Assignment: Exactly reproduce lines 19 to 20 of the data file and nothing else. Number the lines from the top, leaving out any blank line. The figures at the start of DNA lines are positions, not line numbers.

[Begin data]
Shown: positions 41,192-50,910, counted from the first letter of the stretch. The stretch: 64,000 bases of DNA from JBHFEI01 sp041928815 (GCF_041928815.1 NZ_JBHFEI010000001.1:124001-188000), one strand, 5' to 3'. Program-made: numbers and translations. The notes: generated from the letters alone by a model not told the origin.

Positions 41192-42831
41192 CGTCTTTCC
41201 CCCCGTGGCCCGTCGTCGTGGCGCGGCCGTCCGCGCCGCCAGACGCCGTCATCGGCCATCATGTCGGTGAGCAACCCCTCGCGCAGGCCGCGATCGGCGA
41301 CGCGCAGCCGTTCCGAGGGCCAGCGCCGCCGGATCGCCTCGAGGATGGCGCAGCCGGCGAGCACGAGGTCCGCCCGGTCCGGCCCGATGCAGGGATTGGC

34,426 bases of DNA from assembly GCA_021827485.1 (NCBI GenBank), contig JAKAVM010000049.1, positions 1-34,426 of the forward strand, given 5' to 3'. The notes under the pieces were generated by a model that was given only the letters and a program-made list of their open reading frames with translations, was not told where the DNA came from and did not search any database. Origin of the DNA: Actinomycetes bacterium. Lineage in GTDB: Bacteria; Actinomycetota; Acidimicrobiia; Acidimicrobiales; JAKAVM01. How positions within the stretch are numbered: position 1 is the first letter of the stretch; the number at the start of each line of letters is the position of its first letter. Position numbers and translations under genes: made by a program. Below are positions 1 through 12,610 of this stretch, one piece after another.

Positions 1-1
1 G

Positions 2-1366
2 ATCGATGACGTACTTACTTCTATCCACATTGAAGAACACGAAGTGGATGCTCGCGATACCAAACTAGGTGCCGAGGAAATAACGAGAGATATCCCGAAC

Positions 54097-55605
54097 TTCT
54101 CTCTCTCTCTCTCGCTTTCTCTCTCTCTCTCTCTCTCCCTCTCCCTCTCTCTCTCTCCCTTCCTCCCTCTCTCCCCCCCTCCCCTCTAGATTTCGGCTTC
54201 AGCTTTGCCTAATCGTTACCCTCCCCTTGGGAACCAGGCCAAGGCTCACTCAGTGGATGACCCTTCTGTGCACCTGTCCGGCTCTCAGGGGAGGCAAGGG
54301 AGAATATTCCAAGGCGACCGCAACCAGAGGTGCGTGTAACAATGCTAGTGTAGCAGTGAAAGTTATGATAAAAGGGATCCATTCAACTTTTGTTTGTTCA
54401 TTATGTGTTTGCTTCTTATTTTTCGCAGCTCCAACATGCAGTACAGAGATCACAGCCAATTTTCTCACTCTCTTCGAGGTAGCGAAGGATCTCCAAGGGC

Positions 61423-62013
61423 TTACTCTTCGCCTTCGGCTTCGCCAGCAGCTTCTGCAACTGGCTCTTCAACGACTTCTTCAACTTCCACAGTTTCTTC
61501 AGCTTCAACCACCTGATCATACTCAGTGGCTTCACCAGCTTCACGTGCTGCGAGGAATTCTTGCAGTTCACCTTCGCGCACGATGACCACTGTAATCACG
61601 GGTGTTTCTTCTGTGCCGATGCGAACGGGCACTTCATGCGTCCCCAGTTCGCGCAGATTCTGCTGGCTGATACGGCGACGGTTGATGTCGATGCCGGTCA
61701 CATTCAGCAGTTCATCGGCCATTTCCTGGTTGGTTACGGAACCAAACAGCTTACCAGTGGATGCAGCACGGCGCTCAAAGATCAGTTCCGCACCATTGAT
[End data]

61501 AGCTTCAACCACCTGATCATACTCAGTGGCTTCACCAGCTTCACGTGCTGCGAGGAATTCTTGCAGTTCACCTTCGCGCACGATGACCACTGTAATCACG
61601 GGTGTTTCTTCTGTGCCGATGCGAACGGGCACTTCATGCGTCCCCAGTTCGCGCAGATTCTGCTGGCTGATACGGCGACGGTTGATGTCGATGCCGGTCA